The most attractive and most valuable parts of South Velebit are surely the impressive canyons of Velika Paklenica and Mala Paklenica. Velika Paklenica canyon is 14 km long and 500–800 m wide. In its narrowest part around the Bunkers, the canyon is only 50 m wide. Vertical cliffs rise above both sides of the canyon up to a height of over 700 m. The most attractive part is the area around the steep drop of the stream downstream from Anića luka, where steep cliffs rise directly above the stream, forming the narrowest part of the canyon between Anića luka and the parking lot. Mala Paklenica Canyon is of lesser dimension, and the torrent running through it is much less powerful. It is 12 km long and 400–500 wide. In its narrowest part, it is only 10 m wide, while the surrounding cliffs rise up to a height of 650 m.
The central part of the Park is distinctive for the relief complex of Borovnik and Crni vrh, with the valley of Mala Močila and Velika Močila nearby. In terms of relief, Velika Močila is a very interesting bowl-shaped valley at an altitude 850 m asl, surrounded by Crni vrh (1 110 m asl), Škiljina kosa (1 015 m asl) and Zeleni brig (842 m asl), while Borovnik, named after the black pine forest, stretches along the south edge.
The east part of the Park is very differentiated geomorphologically, inaccessible and wild. Further to the east, this zone of wilderness transforms into an area of milder forms around Malo Libinje and Veliko Libinje, karstic plateaus with numerous pits, the bottoms of which were mostly treated.
The highest area of Paklenica National Park is the narrow ridge of Velebit, 1 to 3 km wide. The highest peak of Velebit – Vaganski vrh (1 757 m asl) is also here. The area of Paklenica National Park is one of the most completely explored areas in Croatia in terms of speleology. 76 speleological objects are known and have been explored in the Park, namely 39 pits and 37 caves. We will mention some of the most interesting speleological objects in the National Park. Vodarica Pit is the longest cave in Velebit at 300 meters, Precipice on Bunovac (534 m) is the deepest object in Central and South Velebit.
Watertight sediments are situated beneath very porous karstic deposits of carbonate rock in the extended part of Velika paklenica, Brezimenjača, and in the spring parts of Mala paklenica and the occasional flow of Orljača. This is why Paklenica National Park has several permanent or occasional flows and many permanent springs. The permanent springs of high-quality drinking water are Stražbenica, Kontinovo vrilo, Crno vrilo, Velika Močila and Pećica.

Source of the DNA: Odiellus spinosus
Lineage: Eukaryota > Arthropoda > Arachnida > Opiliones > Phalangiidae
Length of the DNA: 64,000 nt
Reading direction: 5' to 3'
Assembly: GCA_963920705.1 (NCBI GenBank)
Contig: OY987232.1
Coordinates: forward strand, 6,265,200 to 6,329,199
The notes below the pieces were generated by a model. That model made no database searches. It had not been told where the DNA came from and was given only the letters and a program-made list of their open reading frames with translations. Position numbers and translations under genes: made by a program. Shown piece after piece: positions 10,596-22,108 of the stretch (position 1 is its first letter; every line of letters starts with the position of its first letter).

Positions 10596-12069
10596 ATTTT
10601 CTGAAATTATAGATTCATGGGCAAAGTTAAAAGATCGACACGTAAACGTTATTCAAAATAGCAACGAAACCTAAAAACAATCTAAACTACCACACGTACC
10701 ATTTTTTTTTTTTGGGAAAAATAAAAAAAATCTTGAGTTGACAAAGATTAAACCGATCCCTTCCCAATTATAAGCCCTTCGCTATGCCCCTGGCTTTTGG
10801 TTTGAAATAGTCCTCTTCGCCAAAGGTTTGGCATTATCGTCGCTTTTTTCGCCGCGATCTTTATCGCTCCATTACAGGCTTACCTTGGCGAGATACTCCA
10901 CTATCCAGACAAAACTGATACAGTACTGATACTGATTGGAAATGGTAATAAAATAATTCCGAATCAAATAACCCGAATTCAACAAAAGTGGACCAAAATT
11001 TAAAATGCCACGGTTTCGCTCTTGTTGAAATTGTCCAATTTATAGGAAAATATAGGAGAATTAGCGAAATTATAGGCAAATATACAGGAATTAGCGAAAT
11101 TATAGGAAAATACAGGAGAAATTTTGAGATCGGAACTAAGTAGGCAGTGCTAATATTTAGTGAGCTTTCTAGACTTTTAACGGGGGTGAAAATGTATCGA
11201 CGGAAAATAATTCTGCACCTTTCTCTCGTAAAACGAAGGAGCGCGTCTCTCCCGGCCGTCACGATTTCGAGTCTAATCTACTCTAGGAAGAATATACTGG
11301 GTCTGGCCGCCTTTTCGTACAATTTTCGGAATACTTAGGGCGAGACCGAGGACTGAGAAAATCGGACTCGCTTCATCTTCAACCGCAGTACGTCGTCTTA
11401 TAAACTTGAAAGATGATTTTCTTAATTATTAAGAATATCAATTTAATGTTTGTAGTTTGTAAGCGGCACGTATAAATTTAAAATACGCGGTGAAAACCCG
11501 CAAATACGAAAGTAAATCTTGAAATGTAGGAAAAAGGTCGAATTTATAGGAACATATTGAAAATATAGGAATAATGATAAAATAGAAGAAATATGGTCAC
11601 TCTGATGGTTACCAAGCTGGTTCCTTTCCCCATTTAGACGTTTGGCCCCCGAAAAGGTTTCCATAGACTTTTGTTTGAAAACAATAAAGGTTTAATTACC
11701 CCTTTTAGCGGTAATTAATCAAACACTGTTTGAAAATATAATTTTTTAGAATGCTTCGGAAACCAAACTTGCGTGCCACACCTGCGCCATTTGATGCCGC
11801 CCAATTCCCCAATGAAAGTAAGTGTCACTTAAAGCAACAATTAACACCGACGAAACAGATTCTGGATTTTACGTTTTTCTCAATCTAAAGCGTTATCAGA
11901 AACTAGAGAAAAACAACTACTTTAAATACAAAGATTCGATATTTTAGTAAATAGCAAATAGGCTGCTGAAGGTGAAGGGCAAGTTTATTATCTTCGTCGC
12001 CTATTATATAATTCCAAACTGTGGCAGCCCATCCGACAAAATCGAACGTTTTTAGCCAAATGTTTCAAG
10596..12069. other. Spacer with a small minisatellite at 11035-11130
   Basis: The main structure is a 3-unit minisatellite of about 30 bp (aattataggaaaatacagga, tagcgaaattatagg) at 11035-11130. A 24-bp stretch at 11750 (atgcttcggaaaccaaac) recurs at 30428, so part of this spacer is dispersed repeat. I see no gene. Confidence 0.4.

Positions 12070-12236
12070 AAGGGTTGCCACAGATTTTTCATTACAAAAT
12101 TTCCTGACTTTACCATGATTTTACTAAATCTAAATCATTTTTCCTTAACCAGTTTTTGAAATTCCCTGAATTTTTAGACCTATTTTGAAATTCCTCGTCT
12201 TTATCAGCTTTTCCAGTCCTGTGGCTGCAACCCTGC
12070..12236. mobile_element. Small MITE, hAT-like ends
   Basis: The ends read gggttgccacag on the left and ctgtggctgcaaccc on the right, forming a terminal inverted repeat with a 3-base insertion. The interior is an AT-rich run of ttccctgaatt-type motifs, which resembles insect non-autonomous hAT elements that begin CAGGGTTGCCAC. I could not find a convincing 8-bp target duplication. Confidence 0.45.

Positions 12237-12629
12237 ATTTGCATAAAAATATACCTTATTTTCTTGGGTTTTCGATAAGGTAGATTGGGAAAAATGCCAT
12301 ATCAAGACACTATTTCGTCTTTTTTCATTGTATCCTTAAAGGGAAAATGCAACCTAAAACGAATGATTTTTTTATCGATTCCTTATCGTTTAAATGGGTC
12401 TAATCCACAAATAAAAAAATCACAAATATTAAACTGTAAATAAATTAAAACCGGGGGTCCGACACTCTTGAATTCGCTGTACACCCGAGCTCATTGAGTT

The wealth of flora is reflected in the list of 1,000 plant species and subspecies recorded to date, 79 of them endemic. The great diversity, the presence of relict, endemic, rare, statutorily protected species make the Park a very valuable floristic area, not just in Croatia, but in Europe and the world as well.
The forest phenomenon is one of the main reasons why the South Velebit area was proclaimed a national park. Areas of oak and oriental hornbeam forests, beech forest, black pine forests, and fern forest, can all be found in the park.
The diverse habitats in Paklenica and the vertical stratification provide home to a diverse fauna. Invertebrates are relatively poorly explored, attractive insects like diurnal butterflies are well explored. Over 40 species of amphibians and reptiles are found, the endangered Orsini's viper is a highlight.
Birds are the most numerous group of vertebrates, with 230 species recorded to date. The world of birds is represented by 102 species of nesting birds found in the broader park area. The nesting bird group includes a community of birds inhabiting rocks and cliffs in the canyons of Velika Paklenica and Mala Paklenica, with 24 bird species. A special value is added to the park by the endangered and rare bird species such as the golden eagle, peregrine falcon, short-toed eagle and goshawk. Forest areas are rich with woodpeckers, the rarest among them being the white-backed woodpecker and middle spotted woodpecker.
There are also 53 species of mammals at the park, the roe deer and chamois are highlights, while the brown bear is the biggest predator. In the caves there is a host of interesting underground animals such as crabs, mites, Nematodes, aquatic worms, spiders, pseudoscorpion, beetles and bats.
Hiking is the only way to really get to know Paklenica. The Park area contains 150–200 km of trails and paths, from those intended for tourists, leading from Velika Paklenica Canyon to Manita peć cave, Lugarnica forest cottage and the mountain hut, to those intended for mountaineers, leading to the highest peaks of Velebit. The trails in the Park are marked with boards and mountaineering signs.
Paklenica National Park is the most visited climbing site in Croatia, and the largest in Southeast Europe. The close proximity of seawater gives this climbing site a special charm, making Paklenica Riviera an ideal place to combine climbing and water sports. Today, there are over 360 equipped and improved routes of various difficulty levels and lengths within Paklenica’s climbing sites, so each climber can find to their liking. The main climbing season begins in spring and goes on until late autumn.